Are you a catch 28? Or a catch 30?

Not too long ago, a close friend’s daughter hit a dual milestone – a corner office in a high-brow consultancy, and the elusive 28th birthday.

I think you know where I’m going with this, but I’ll go there anyway. If you can, do bear with me.

So, this dear friend’s daughter (let’s call her B) happens to also be my godchild. And B is just the godchild I could’ve asked for – fierce, fiery, and full of life. Her mother is a doctor and a feminist. All resemblances are purely coincidental. I hosted a lavish dinner to celebrate B’s out-of-turn promotion; surrounded by sullen and highly pedigreed faces on the wrong side of 30. B happens to be the youngest person in her organization to have been given the distinguished title of Vice-President. Needless to say, many eyebrows were raised, many eyeballs rolled, and many jaws dropped. But B is B – too glam to give a damn. Most times, she’s a star and sometimes, she’s a superstar. So she did what she does best – gaily ignored the face contortions and gleamed with pride as she cosied into her new office.

So yes, dinner was had, toasts were raised, and we all left feeling pleasantly light in our heads and our hearts.

Three days hence, B had a meltdown. In hindsight, I guess I should’ve seen it coming.

B was in the ‘marriage market’ – and any single (or married) woman out there knows how brutal those can be. One after another eligible single man asked her different versions of the same questions; some brash, some carefully camouflaged, but all equally worrisome to her: “What time do you get back from work?”, “Would that change post marriage?”, “Would you still choose to work after having kids? And the innocuous sounding, but most dangerous of them all, “Are you an ambitious person?”

Never one to shy away from a tough question, this time B found herself in a precarious position. To marry, or not to marry? Corporate wife or homely mother? The underlined, tacit assumption was her eventual exit from the corporate ladder. B was stumped. And I? I was distressed. After all, B was not only my godchild, but also my protégé. While she had been encouraged throughout her life to assume that she could have it all, obviously the men around her had had a far more blinkered upbringing – that women could either be good wives or good colleagues but most certainly not both!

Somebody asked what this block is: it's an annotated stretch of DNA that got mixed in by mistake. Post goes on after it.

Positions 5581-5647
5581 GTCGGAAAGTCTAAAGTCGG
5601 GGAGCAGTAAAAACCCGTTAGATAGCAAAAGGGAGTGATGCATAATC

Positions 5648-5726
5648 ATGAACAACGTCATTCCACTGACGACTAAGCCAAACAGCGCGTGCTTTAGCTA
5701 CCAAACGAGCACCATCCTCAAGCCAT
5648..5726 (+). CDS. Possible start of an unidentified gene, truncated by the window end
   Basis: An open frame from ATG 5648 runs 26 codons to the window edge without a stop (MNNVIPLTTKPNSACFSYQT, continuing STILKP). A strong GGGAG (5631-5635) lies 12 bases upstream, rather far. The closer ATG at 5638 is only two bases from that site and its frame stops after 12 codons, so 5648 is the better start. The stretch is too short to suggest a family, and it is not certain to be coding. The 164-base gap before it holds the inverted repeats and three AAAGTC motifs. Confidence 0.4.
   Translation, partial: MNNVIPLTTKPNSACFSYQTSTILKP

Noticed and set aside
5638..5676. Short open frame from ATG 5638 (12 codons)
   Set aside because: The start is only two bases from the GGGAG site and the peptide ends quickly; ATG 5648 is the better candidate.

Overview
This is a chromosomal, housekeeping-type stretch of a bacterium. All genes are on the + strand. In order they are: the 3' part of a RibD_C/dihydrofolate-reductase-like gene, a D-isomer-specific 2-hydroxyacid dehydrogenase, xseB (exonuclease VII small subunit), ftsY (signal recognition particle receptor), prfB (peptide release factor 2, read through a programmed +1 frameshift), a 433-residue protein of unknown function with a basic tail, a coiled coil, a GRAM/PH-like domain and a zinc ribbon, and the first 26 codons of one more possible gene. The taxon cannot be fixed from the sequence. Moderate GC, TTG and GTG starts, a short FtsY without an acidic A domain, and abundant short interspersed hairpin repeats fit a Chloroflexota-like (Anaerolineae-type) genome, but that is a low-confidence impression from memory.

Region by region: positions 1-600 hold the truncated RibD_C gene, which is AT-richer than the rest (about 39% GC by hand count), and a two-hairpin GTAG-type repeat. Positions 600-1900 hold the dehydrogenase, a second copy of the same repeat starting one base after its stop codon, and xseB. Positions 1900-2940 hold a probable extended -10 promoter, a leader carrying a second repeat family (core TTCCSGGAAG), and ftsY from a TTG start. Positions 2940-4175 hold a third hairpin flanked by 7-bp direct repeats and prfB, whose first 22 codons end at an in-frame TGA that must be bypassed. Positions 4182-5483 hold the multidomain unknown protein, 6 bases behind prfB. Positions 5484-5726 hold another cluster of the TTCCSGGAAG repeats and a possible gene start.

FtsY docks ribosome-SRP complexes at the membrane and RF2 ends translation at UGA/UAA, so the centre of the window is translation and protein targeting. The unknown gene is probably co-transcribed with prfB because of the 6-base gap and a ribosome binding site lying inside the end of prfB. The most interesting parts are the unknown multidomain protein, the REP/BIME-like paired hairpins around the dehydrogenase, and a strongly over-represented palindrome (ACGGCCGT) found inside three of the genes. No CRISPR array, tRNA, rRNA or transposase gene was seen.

And heaven help the man who chose a working wife – He was doomed to a lifetime of cold sandwiches for dinner or a competitive , emasculating companion at home!

The sad truth is most men (yes even today) don’t want a wife, but a mother at home. Having been brought up in an environment where their mothers have stayed at home and taken care of every need of their “raja betas”, they obviously expect the same from their wives.

The tide will only turn when increasingly we see more and more sons of working mothers in the marriage market. Sons who have been brought up perforce to be independent and respectful of women’s equality! Yet another reason for all of us to continue working, don’t you think so ?

As for my B? She lifted her perfectly manicured middle finger to the bevy of eligible, regressive men, and shooed them away with her signature, easy charm. At work, she continues to kick their butts. But I know her, and I know it hasn’t been easy. My hope is, that someday, it will be.